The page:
Still, individuals with neurodivergence often struggle to fit the profiles sought by perspective employers, and they have difficulty navigating the typical interview process. Just the social and communication impairments characteristic of autism alone can render a candidate unacceptable to an interviewer. A delay in speaking, challenges with reciprocal interaction, difficulty following social rules and cues, and repetitive use of language are just some of the tendencies that can eliminate a candidate with autism from consideration for a position. Revamping traditional interview techniques and overall social expectations can help improve interview outcomes for individuals with neurodivergence.

Neurodiversity may be every bit as critical for the human race as biodiversity is for life in general. Who can say which form of [brain] wiring will prove best at any given moment? 

– Journalist Harvey Blume, whose article in a 1998 issue of The Atlantic popularized the concept of neurodiversity in the U.S.

And then there are the challenges that can occur once a person is hired. These challenges can include complex body movements; auditory, visual or scent sensitivities; and a need for sameness resulting in inflexibility, and are unique to the individual employee. However, if that person’s colleagues are trained in what to expect and how to approach some of these differences, the benefits to a company and its overall corporate culture can be considerable.

Many innovative human resource professionals have developed employee and supervisory training programs or designed new positions and job descriptions that will help departments employ and make entry transitions smoother for new employees with neurodivergence. Yet myths about people with autism persist. People with autism can do more than just entry-level jobs. It’s a myth that they have a low IQ and can’t learn, or that they can’t live independently or don’t want friendships. Training coworkers about this can help dispel these myths.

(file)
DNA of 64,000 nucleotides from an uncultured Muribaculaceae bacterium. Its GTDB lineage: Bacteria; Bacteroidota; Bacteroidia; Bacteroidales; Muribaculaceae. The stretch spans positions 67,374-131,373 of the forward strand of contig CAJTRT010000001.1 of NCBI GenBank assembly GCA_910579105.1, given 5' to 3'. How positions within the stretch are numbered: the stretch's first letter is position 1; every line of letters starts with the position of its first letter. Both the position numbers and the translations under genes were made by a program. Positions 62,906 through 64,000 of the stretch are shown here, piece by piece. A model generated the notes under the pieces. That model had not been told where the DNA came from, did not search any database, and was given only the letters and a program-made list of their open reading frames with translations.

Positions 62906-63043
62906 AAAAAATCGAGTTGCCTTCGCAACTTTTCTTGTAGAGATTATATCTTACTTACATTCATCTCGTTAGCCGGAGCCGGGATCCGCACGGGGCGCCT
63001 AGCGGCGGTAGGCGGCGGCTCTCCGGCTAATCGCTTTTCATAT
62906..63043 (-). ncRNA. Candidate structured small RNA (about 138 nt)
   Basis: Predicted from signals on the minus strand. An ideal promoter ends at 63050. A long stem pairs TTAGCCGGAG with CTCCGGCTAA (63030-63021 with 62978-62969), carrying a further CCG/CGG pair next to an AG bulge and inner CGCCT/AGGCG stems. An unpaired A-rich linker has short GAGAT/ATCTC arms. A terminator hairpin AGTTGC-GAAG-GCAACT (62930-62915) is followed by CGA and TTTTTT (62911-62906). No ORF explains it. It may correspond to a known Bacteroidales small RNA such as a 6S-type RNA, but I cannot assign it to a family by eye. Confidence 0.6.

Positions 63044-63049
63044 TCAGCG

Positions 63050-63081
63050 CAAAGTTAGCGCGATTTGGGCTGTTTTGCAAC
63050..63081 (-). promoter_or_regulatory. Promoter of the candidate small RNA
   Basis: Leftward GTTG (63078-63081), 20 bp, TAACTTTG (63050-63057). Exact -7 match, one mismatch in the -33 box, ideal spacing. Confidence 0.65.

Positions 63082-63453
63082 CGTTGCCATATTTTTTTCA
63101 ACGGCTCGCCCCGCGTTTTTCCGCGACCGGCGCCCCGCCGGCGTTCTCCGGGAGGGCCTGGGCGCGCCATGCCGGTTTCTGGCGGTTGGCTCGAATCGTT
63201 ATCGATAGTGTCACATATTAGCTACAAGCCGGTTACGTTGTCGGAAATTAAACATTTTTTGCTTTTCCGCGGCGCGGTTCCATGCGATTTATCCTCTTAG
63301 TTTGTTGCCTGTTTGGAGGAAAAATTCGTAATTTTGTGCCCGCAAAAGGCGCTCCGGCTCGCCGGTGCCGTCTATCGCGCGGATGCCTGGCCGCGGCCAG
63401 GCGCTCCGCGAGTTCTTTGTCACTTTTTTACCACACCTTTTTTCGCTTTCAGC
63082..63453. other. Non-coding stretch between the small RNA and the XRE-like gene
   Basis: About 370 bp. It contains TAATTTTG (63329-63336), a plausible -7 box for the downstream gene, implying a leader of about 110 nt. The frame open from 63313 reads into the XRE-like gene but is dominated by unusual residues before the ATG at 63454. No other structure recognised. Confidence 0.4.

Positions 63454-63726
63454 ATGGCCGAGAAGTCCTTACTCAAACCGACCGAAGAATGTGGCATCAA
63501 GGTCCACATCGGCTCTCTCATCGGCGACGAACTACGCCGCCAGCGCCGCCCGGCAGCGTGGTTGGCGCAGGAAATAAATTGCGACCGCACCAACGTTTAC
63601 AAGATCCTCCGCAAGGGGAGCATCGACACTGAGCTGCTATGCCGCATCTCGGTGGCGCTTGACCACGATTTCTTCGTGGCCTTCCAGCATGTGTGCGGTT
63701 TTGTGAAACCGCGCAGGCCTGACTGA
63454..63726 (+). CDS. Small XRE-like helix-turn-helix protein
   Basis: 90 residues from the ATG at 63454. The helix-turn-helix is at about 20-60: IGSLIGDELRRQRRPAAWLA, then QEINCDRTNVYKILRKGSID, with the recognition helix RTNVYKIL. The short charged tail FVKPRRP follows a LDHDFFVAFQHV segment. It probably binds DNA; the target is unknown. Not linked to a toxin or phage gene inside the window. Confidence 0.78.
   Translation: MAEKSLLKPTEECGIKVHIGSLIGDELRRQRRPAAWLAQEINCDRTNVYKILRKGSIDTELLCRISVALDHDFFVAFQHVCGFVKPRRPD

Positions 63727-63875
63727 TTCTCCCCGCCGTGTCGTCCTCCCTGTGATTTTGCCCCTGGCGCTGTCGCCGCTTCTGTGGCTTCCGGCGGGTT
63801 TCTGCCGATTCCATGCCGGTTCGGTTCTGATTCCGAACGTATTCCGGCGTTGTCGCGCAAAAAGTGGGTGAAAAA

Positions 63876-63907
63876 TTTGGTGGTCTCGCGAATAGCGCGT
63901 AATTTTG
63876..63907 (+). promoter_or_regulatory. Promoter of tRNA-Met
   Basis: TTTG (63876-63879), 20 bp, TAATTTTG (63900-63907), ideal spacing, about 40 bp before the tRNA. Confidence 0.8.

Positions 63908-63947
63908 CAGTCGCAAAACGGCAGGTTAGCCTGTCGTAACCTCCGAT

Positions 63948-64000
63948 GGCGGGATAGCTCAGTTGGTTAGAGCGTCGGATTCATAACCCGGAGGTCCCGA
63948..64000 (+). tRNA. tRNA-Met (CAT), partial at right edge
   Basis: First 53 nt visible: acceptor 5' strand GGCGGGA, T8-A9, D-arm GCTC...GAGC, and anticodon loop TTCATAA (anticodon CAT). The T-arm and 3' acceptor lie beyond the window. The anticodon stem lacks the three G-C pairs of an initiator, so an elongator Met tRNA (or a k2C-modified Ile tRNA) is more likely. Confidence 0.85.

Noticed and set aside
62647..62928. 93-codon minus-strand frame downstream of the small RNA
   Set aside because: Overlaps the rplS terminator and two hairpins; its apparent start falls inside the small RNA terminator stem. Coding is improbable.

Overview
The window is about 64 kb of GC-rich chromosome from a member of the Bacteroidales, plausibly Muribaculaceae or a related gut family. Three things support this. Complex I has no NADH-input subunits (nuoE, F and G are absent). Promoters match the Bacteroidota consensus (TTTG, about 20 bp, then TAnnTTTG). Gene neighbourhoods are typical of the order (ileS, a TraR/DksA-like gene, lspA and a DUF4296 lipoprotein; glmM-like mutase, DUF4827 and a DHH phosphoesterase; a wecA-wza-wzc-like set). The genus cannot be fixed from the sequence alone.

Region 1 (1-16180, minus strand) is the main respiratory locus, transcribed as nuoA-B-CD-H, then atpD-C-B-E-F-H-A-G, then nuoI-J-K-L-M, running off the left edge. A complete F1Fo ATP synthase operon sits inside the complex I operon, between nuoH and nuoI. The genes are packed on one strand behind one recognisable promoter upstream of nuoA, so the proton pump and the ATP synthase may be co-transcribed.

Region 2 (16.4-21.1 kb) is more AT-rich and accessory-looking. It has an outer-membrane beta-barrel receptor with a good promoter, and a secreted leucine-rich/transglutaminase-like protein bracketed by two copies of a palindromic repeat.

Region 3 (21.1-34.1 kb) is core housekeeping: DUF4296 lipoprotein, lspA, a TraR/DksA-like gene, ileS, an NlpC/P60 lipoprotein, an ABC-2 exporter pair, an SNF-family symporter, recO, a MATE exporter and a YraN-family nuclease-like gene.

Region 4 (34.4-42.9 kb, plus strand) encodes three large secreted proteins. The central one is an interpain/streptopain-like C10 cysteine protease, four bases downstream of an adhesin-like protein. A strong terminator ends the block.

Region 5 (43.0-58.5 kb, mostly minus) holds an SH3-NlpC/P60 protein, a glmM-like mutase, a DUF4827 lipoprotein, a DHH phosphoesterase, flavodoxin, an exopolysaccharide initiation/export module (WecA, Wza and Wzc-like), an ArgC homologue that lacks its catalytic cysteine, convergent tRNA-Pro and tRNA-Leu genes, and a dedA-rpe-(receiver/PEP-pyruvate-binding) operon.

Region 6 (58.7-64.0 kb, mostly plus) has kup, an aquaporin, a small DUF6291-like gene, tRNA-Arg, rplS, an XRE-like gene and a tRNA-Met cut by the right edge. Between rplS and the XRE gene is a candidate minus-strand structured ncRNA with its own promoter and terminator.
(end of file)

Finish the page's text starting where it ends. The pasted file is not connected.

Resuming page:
Employees with autism or other forms of neurodivergence are trustworthy and conscientious, and many have superior pattern detection, a passion for detail, stamina for repetition, and incredible focus. It may take a tad longer to train them on a specific task, but their mastery and memory recall are considerable. Hiring people with autism can enhance team relationships and boost employee engagement—which, in turn, boosts overall productivity and profit.


Neurodiversity: The range of differences in individual brain function and behavioral traits, regarded as part of normal variation in the human population (used especially in the context of autism; can also include people with dyslexia, attention deficit disorder and other neurological conditions).

Neurodiversity paradigm: A perspective—a way of approaching human neurological differences.

Neurodiversity movement: A social movement promoting the neurodiversity paradigm as something useful to society.

Neurodiverse vs. neurodivergence: The human species is neurodiverse; individuals whose neurology differs substantially from dominant norms can be said to have neurodivergence.

These definitions address the neurodiversity movement separately from the biological aspects of neurodiversity.